Friday, November 21, 2014

Title Source Team Members in our Pennsylvania Community

Title Source is proud to partner with Moon Parks & Recreation Department in Pennsylvania, whose mission is to advance the quality of life for their residents. This is done through the advancement of parks, recreation and environmental conservation efforts in Moon Township. Title Source team members volunteered time with Moon Parks at Robin Hill Park on October 24, 2014, which was the first of many opportunities. We hope to sustain a monthly volunteering commitment with the Department, and volunteer additional time on an as-needed basis.
 

 
Thanks to Moon Parks & Recreation Department, we can leave the communities around us a little safer and cleaner for area residents.
 
For more information about Moon Parks & Recreation, Click Here.

Tuesday, November 11, 2014

Why Aren't Millennials Buying Homes?

Homeownership is often considered a major financial milestone. Owning a home is considered a part of the “American Dream,” and it’s something that many have aspired to for decades. All that might be changing with millennials, however.

Last year, a report from the New York Federal Reserve indicated that homeownership had fallen across the board for younger people. Many in the housing industry wring their hands at the data, and wonder what can be done to improve millennial interest in homeownership.

The problem, though, may not be that millennials are giving up on the “American Dream.” Many of them acknowledge that homeownership is still a goal. So, if homeownership is a goal for millennials, what’s holding them back?

Changing family structures

A recent survey conducted by Zillow indicates that one of the main reasons for declining homeownership among millennials is a change in family structures.

Daren Blomquist, the Vice President at RealtyTrac, agrees that, to some degree, changing family structures probably impact millennial desire to buy a home. “Culturally, millennials tend to be making milestone decisions later in life,” he points out. “Marriage and having kids are coming later in life to millennials, and those are decisions that often lead to homeownership.”

The Zillow data indicates that, among married couples with two incomes, homeownership remains above historic levels, but the question of when those marriages take place is at issue. “With these types of life decisions being pushed to later, it only makes sense that homeownership would be pushed to later as well,” says Blomquist.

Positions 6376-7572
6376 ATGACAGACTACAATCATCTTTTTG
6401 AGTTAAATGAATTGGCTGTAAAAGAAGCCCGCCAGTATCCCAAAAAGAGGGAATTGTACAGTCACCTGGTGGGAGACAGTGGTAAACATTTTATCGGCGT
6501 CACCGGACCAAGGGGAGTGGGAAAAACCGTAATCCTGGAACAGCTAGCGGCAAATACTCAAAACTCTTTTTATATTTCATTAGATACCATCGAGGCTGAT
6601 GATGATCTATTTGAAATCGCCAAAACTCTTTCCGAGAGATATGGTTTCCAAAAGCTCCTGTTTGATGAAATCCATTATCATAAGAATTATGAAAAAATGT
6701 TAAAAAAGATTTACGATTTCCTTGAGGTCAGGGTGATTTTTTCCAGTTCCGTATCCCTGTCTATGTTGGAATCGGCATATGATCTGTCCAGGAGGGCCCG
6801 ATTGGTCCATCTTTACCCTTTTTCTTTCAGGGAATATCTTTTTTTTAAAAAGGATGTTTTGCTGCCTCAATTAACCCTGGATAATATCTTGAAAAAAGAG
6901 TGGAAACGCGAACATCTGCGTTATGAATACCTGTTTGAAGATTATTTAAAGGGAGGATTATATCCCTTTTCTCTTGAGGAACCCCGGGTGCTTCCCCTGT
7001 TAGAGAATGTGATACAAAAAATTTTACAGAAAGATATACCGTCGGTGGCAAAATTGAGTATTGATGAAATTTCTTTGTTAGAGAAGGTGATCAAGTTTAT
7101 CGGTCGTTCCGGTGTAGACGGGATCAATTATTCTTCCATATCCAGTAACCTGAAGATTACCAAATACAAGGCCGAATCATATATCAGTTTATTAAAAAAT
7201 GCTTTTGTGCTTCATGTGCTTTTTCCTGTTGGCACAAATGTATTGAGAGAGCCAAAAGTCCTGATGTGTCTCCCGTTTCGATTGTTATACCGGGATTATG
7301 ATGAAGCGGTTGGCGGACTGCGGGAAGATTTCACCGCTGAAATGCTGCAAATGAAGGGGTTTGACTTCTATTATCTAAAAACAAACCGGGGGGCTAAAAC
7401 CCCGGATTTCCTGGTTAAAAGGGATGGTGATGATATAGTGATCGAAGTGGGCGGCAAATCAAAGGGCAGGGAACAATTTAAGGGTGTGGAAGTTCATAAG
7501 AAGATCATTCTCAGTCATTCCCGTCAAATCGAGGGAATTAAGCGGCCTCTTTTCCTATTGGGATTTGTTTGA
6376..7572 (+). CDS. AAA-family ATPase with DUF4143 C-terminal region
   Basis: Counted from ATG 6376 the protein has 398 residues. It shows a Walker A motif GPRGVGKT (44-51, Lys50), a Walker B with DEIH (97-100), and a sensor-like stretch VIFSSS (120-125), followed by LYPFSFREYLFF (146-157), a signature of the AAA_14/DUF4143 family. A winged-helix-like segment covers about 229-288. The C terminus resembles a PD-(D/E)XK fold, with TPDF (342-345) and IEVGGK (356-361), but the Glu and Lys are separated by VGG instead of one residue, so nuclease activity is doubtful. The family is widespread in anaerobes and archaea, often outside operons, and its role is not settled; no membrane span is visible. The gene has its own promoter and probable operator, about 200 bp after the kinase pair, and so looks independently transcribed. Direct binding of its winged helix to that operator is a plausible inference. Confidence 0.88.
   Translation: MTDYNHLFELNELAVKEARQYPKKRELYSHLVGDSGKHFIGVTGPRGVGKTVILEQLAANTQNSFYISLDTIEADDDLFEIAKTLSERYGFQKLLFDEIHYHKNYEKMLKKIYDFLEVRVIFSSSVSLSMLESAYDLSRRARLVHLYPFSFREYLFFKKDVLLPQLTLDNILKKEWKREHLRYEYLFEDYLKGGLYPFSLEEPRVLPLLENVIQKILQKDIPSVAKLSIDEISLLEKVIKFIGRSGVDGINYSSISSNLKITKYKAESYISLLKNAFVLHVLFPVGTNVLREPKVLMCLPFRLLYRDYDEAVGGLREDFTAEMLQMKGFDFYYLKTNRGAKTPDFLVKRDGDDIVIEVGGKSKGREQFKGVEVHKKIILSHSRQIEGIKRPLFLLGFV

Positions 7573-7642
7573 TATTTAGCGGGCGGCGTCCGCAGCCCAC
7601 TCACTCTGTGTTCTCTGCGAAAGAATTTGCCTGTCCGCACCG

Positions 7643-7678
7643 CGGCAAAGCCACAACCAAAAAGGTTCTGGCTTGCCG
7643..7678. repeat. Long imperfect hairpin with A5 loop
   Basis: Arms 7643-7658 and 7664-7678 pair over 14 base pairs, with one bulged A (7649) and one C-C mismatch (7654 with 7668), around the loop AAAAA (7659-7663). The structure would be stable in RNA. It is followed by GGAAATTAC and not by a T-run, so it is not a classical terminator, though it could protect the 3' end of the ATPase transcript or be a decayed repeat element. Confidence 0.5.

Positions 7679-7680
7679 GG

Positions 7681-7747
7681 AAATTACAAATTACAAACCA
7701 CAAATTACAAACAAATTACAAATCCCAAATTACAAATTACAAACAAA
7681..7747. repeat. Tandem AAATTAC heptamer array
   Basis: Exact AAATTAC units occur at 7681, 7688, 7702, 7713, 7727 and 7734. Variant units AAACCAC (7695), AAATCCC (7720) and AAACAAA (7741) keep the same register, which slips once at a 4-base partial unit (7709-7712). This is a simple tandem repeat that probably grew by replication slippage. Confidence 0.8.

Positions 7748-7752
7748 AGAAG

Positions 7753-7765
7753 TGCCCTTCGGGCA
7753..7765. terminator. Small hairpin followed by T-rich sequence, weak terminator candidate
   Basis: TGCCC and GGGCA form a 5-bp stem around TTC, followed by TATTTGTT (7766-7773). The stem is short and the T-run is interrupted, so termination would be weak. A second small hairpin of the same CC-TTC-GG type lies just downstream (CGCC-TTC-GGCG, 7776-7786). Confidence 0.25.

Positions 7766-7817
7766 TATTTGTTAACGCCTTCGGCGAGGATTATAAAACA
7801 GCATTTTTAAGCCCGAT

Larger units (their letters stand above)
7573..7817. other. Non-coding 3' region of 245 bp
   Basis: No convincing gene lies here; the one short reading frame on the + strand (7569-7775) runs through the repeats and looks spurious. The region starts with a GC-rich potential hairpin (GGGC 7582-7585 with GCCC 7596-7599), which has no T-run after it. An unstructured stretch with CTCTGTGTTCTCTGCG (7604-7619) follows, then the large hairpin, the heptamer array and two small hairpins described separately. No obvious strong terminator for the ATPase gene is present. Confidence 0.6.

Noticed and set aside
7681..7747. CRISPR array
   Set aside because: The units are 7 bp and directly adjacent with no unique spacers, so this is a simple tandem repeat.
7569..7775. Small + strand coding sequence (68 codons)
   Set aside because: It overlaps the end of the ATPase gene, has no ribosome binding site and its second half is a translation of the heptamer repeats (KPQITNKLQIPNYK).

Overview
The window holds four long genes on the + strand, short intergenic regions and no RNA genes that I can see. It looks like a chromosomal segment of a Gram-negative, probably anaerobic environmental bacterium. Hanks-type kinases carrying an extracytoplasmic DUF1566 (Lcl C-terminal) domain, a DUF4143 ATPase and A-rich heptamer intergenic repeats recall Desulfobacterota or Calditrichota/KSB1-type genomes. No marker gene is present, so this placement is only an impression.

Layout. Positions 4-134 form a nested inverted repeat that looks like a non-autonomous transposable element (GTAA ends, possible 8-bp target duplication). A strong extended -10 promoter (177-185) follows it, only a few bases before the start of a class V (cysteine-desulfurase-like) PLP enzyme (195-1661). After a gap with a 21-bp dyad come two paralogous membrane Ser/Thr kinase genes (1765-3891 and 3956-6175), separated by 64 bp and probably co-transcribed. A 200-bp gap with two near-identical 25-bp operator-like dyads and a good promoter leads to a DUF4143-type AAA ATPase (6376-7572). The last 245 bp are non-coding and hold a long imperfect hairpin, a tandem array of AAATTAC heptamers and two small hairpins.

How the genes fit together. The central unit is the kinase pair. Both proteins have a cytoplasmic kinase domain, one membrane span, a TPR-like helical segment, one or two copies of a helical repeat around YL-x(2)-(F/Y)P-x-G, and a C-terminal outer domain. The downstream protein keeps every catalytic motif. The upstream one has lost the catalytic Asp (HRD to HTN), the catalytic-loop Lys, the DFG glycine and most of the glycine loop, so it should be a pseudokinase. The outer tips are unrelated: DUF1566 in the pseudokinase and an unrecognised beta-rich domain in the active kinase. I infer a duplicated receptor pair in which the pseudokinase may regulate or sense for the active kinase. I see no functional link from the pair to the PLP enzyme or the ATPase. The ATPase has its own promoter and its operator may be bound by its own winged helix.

Worries about home ownership as an investment

Blomquist also thinks that many millennials are concerned about the investment potential of homeownership. “During millennials’ formative years, we say the first real decrease in home prices in several generations,” he points out. “They’ve watched as parents and other relatives see declines in value, and maybe even foreclosure. The mantra that home value will always rise has been debunked.”

While many millennials see homeownership as an essential part of life in the future, they are also wary of committing to buying before they are settled. “Homeownership can be beneficial if you stay in one place for a long time,” Blomquist says. “But for many millennials, who are still figuring out where they will land for the long term, it may not make sense because they could have to sell at a loss if home prices drop in five or six years, right when they might have to move for a new job.”

Blomquist says that there has been a paradigm shift in millennials, and now they are looking at homeownership differently, and considering what might happen if buying a home didn’t turn out to be a good investment decision. “For some millennials, it can work out if they have a Plan B to rent out the property if they have to move. Even so, millennials don’t view homeownership as a no-brainer like many in the generations before saw it when they came of age to buy.”